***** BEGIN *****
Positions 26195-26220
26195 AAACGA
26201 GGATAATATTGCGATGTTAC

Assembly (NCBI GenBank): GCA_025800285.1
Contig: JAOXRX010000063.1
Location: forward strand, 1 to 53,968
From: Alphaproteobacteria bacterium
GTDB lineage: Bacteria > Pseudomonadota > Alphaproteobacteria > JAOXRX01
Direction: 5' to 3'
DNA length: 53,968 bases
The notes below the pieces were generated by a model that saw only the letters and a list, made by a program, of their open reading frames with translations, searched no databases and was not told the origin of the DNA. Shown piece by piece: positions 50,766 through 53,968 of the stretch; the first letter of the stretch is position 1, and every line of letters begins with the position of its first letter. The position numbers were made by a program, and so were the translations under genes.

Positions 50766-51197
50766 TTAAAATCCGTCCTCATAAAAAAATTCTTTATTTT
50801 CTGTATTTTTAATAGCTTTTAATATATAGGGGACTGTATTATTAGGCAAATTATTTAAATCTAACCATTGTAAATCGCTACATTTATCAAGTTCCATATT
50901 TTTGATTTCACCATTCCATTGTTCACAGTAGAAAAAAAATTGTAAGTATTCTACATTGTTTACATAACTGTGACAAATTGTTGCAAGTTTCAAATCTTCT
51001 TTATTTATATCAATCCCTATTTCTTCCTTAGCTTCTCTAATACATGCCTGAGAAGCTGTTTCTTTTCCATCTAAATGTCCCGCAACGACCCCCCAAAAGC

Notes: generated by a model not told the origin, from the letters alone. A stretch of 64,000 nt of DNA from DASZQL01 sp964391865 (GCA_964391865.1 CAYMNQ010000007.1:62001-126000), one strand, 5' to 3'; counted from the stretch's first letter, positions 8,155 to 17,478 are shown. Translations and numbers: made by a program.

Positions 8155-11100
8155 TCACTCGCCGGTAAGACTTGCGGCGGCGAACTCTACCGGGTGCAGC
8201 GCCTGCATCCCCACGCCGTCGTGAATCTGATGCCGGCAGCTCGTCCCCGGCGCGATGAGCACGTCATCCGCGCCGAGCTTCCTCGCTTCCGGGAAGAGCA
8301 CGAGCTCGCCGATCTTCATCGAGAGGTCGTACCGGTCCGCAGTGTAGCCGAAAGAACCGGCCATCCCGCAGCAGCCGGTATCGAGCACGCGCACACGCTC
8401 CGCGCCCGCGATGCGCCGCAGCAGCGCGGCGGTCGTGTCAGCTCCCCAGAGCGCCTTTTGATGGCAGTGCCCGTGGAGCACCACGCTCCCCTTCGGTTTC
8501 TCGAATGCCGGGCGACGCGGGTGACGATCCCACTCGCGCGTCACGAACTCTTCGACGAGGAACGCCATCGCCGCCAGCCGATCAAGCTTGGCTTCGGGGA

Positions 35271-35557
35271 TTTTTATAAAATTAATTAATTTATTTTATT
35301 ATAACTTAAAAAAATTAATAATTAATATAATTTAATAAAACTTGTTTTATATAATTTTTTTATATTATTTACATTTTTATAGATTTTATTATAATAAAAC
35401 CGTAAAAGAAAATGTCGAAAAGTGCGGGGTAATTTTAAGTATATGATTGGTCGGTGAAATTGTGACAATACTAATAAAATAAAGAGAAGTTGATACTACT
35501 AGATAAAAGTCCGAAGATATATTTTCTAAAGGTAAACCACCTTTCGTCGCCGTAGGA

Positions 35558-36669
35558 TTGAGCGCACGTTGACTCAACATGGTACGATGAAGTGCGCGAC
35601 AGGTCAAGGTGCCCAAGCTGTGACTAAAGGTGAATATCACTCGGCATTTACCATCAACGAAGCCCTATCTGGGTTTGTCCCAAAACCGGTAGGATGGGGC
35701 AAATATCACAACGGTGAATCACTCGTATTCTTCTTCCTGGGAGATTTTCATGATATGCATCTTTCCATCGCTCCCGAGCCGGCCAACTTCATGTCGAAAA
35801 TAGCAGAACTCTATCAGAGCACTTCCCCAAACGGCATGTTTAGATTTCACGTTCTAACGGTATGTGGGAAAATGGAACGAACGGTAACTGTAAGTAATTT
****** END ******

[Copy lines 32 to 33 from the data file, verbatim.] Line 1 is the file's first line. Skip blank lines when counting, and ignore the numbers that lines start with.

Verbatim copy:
35701 AAATATCACAACGGTGAATCACTCGTATTCTTCTTCCTGGGAGATTTTCATGATATGCATCTTTCCATCGCTCCCGAGCCGGCCAACTTCATGTCGAAAA
35801 TAGCAGAACTCTATCAGAGCACTTCCCCAAACGGCATGTTTAGATTTCACGTTCTAACGGTATGTGGGAAAATGGAACGAACGGTAACTGTAAGTAATTT